MARTINEZ — A man who spent nearly 33 years awaiting execution on California’s Death Row took his first steps as a free man Wednesday, following an appeals court decision that overturned the death sentence and raised questions about his mental state during trial. Freddie Taylor, 58, was freed from Death Row Wednesday. (California Dept. of Corrections) At age 25, Freddie Taylor was convicted for the 1985 murder of an 84-year-old widow, Carmen Carlos Vasquez, who was brutally raped and beaten to death inside of her Richmond home. For years, Taylor filed legal motions asking for a new trial on the grounds that the court had ignored obvious indications he was incompetent to stand trial. Taylor was denied a new trial by state courts. But in 2016, a federal judge ruled in his favor, in a decision affirmed by the Ninth Circuit last December. On Wednesday, prosecutors offered Taylor freedom, agreeing to a plea deal that would reduce his sentence to time served in exchange for pleading guilty to a manslaughter charge. Taylor, now 58, was released from jail Wednesday afternoon. Chief Public Defender Robin Lipetzky, whose office handled the plea deal, said it’s an example of how the state’s death penalty system “is not fail-safe.” Attorneys familiar with the case say Taylor’s situation could have gone on overlooked if a Bay Area defense attorney, Nanci Clarence, had not doggedly pursued it for roughly 20 years. “Had he not had the benefit of zealous appellate lawyers dedicated to his cause, Freddie Lee Taylor may well have been executed,” Lipetzky said in an email. “His is but one case. Others like him who have meritorious claims may not be so fortunate. There are over 700 more people on death row — many waiting for an attorney to be appointed to their case and others still waiting for their cases to be finally resolved by the courts.” In reversing his death sentence, a U.S. district judge ruled that the judge who oversaw Taylor’s 1986 trial had failed to act on signs that should have called Taylor’s mental health into question. Taylor spoke incoherently in open court, for instance once claiming that his lawyer, “Tells me today he can feel for me, you know, but he can’t feel for me and what I want to say and do.” Most compelling, Taylor had a lifelong history of mental illness, along with diagnoses of paranoid schizophrenia, brain damage and borderline personality disorder. In September 2016, a federal judge gave Contra Costa County prosecutors a decision — retry Taylor, or set him free. Last December, the Ninth Circuit appeals court affirmed the 2016 decision, ruling there was insufficient evidence on the record to retroactively assess Taylor’s mental health at the time. From there, Contra Costa prosecutors had 60 days to decide if they wanted to retry Taylor. Instead, they offered him the deal. “It was a pretty weak case,” prosecutor Jason Peck conceded in an interview Friday. “I think he did it, but proving it beyond a reasonable doubt is another matter.” Taylor’s history  Taylor was born in Oklahoma, the grandson of sharecroppers, and was subjected to intense, horrific trauma and abuse. He started using drugs, like sniffing glue, before the age of 10. In the early 1970s, from ages 13 to 17, he was housed in state juvenile detention centers described in court records as a “gruesome, dehumanizing and frightening world where rape, beatings and fear were constant.” Accounts of the detention centers say wards were subjected to torturous conditions, like staff deliberately breaking wards’ bones, or beatings with razor straps.[cq comment=”can we get a time line as to years?”] Discipline came in the form of corporal punishment, or solitary confinement in dungeons with no view of the outside and a “slop jar” in lieu of a toilet. Drugs were everywhere, and staff turned a blind eye to it. Conditions at the detention centers improved after a team of investigative journalists at Gannett exposed what was going on, according to court records. After being released, at age 18,[cq comment=”release when?”] Taylor traveled to Richmond to find his biological father who he had previously been told was dead. He later served time in Folsom prison for a robbery conviction, but after his release in 1984, he married his girlfriend and started a family. They moved from California to Oklahoma, but struggled financially in both states; Taylor was unable to find work. Then, on Christmas day of 1984, Taylor was arrested during a “family dispute,” according to court records. He was taken to a mental institution, where he attempted suicide for the third time in his life up to that point. Doctors recommended placing Taylor in a state mental hospital. Instead, hospital staff released him as an outpatient, ignoring signs he was a harm to himself or others, according to court records. From there, Taylor returned to Richmond. Within 30 days, he had been arrested and charged with murdering Vasquez, along several other crimes that all occurred within a two-week span. Now a free man, Taylor is returning to Oklahoma with the hopes of starting fresh, according to attorneys familiar with the case. “Mr. Taylor has participated in extensive treatment and programming,” Lipetzky said. “I have every expectation that he will do well when he returns to his family in Oklahoma.” The murder It was Vasquez’s son, now in his 80s, who found Vasquez’s body inside her Richmond home on the afternoon of Jan. 22, 1985. She had been severely beaten to death, with serious injuries to her head and neck. Authorities determined from a rape test kit she had been extensively sexually assaulted, but [cq comment=”for unknown reasons?”DNA isn’t always recovered]did not recover a suspect’s DNA evidence from her body. A television was missing from Vasquez’s home, and it was theorized that she had been killed after interrupting a burglar. Taylor was identified as a suspect after his fingerprints were found on a door and a plexiglass window. But Taylor had burglarized Vasquez’s home days earlier, which gave him a plausible explanation for why fingerprints were at the scene.[cq comment=”plausible explanation for why his fingerprints were there?”] Jurors are instructed during trial that if there are two reasonable theories behind the evidence, and one points to innocence, they must adopt it rather than convict the defendant. That, along with the lack of DNA and the fact that several police witnesses had died, weakened the prosecution’s case for a retrial. “That’s a tough one,” Peck said, when asked if he believed justice was served. “Thirty-four years is 34 years, but a jury in 1986 thought he deserved death.”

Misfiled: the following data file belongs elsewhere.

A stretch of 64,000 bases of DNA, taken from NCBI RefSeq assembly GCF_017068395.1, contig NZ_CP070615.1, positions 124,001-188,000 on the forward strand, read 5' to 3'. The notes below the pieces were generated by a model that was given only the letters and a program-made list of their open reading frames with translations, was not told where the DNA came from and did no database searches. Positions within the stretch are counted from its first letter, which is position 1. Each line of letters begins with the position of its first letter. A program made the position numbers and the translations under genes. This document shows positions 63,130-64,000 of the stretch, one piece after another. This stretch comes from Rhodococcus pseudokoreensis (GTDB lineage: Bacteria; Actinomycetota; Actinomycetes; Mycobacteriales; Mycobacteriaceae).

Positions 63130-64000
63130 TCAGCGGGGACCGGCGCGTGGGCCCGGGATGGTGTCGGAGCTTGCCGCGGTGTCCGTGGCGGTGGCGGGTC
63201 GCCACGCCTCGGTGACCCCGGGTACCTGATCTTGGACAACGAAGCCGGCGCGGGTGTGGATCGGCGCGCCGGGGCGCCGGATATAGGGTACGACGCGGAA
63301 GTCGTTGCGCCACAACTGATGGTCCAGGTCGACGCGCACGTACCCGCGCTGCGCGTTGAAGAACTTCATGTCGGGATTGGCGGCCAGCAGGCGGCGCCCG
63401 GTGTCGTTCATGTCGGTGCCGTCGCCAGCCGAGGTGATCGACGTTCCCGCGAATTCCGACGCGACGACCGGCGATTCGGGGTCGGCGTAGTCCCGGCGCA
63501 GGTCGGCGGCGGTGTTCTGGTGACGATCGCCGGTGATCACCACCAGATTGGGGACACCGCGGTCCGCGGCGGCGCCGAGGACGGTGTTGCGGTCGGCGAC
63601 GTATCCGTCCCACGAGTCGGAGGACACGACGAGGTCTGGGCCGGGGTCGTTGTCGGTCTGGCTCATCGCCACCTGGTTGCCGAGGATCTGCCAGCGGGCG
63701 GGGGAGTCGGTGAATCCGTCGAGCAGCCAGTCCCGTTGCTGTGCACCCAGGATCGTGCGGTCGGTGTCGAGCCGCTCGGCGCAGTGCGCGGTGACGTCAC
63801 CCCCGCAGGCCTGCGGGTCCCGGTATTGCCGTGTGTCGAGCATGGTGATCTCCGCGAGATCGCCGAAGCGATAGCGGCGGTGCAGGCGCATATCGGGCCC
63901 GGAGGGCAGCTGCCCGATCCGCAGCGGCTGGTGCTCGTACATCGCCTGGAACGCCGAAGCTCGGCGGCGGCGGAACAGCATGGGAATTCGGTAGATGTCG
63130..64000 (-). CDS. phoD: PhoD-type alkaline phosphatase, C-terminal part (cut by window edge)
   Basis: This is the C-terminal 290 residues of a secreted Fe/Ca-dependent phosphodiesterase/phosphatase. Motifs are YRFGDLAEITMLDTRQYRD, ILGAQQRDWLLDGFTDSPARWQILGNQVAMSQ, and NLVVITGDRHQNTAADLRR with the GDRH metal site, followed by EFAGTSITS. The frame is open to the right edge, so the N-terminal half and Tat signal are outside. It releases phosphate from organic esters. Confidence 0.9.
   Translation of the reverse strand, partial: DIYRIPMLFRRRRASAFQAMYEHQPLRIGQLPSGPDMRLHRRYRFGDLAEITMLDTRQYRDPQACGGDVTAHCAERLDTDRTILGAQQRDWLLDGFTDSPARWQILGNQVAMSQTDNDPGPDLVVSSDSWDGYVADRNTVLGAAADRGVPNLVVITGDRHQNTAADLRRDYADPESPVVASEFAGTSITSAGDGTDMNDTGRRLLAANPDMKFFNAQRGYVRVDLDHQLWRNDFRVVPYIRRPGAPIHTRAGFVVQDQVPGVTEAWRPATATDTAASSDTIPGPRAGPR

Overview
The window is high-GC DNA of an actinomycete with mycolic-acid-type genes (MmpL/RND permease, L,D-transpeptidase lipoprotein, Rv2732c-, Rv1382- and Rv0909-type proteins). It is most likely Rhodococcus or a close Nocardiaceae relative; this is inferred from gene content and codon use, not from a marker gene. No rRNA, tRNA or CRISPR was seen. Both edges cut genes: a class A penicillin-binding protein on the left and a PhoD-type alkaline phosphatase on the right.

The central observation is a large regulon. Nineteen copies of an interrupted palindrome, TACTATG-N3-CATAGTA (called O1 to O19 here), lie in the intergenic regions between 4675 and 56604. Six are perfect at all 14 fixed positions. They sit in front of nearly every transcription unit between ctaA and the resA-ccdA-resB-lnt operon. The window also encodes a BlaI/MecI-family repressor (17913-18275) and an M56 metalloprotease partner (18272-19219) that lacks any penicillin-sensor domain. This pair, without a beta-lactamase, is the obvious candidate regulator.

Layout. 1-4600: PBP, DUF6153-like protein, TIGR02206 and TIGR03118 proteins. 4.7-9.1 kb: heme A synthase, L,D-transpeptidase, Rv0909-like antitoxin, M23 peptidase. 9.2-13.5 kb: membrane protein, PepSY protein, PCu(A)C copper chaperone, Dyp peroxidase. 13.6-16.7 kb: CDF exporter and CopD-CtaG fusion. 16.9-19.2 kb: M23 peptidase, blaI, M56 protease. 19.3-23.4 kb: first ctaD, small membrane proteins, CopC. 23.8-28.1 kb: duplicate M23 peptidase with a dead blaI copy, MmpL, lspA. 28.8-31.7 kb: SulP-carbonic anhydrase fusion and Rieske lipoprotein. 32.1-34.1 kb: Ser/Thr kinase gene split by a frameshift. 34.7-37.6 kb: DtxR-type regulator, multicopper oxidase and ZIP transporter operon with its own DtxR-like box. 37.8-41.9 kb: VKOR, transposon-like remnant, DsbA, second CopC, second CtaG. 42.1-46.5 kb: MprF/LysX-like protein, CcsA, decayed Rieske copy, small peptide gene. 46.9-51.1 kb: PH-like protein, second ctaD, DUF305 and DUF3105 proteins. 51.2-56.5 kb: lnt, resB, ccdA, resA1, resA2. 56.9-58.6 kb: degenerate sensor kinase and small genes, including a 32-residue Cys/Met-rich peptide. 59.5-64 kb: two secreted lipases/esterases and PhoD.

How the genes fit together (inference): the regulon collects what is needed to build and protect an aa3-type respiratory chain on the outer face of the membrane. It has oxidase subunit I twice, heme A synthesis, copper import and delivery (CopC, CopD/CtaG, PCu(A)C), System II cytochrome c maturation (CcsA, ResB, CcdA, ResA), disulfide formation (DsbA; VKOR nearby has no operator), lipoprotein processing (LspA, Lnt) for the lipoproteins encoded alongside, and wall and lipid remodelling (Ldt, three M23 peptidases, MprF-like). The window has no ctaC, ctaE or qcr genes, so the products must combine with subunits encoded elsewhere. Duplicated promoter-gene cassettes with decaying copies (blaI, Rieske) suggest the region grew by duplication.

23 Feb 19